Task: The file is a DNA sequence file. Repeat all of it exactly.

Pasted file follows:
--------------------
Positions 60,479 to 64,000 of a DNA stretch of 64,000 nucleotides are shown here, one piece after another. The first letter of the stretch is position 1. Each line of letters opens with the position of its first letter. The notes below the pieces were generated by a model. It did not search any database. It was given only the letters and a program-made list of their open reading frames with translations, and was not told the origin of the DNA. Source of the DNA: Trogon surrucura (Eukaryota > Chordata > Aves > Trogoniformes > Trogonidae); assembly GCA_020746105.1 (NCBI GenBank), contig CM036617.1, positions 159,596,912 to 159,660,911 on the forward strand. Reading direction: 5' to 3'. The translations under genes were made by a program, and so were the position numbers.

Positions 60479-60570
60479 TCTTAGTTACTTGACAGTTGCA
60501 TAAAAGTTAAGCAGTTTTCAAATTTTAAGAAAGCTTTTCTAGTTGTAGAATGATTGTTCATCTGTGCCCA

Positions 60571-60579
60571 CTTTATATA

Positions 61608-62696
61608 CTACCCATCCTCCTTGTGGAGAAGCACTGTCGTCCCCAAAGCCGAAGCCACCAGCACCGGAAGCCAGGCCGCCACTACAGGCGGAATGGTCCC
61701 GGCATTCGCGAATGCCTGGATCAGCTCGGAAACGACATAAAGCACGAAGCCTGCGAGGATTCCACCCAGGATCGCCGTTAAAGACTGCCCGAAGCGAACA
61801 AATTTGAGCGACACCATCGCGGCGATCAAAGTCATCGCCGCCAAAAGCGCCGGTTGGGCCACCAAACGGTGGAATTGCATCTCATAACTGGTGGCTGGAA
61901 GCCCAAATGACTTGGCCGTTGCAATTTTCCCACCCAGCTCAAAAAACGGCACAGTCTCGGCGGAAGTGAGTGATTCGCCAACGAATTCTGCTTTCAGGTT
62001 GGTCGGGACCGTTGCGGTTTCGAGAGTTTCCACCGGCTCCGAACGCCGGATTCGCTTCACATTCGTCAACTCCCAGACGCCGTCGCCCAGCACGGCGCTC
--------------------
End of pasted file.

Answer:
Positions 60,479 to 64,000 of a DNA stretch of 64,000 nucleotides are shown here, one piece after another. The first letter of the stretch is position 1. Each line of letters opens with the position of its first letter. The notes below the pieces were generated by a model. It did not search any database. It was given only the letters and a program-made list of their open reading frames with translations, and was not told the origin of the DNA. Source of the DNA: Trogon surrucura (Eukaryota > Chordata > Aves > Trogoniformes > Trogonidae); assembly GCA_020746105.1 (NCBI GenBank), contig CM036617.1, positions 159,596,912 to 159,660,911 on the forward strand. Reading direction: 5' to 3'. The translations under genes were made by a program, and so were the position numbers.

Positions 60479-60570
60479 TCTTAGTTACTTGACAGTTGCA
60501 TAAAAGTTAAGCAGTTTTCAAATTTTAAGAAAGCTTTTCTAGTTGTAGAATGATTGTTCATCTGTGCCCA

Positions 60571-60579
60571 CTTTATATA

Positions 61608-62696
61608 CTACCCATCCTCCTTGTGGAGAAGCACTGTCGTCCCCAAAGCCGAAGCCACCAGCACCGGAAGCCAGGCCGCCACTACAGGCGGAATGGTCCC
61701 GGCATTCGCGAATGCCTGGATCAGCTCGGAAACGACATAAAGCACGAAGCCTGCGAGGATTCCACCCAGGATCGCCGTTAAAGACTGCCCGAAGCGAACA
61801 AATTTGAGCGACACCATCGCGGCGATCAAAGTCATCGCCGCCAAAAGCGCCGGTTGGGCCACCAAACGGTGGAATTGCATCTCATAACTGGTGGCTGGAA
61901 GCCCAAATGACTTGGCCGTTGCAATTTTCCCACCCAGCTCAAAAAACGGCACAGTCTCGGCGGAAGTGAGTGATTCGCCAACGAATTCTGCTTTCAGGTT
62001 GGTCGGGACCGTTGCGGTTTCGAGAGTTTCCACCGGCTCCGAACGCCGGATTCGCTTCACATTCGTCAACTCCCAGACGCCGTCGCCCAGCACGGCGCTC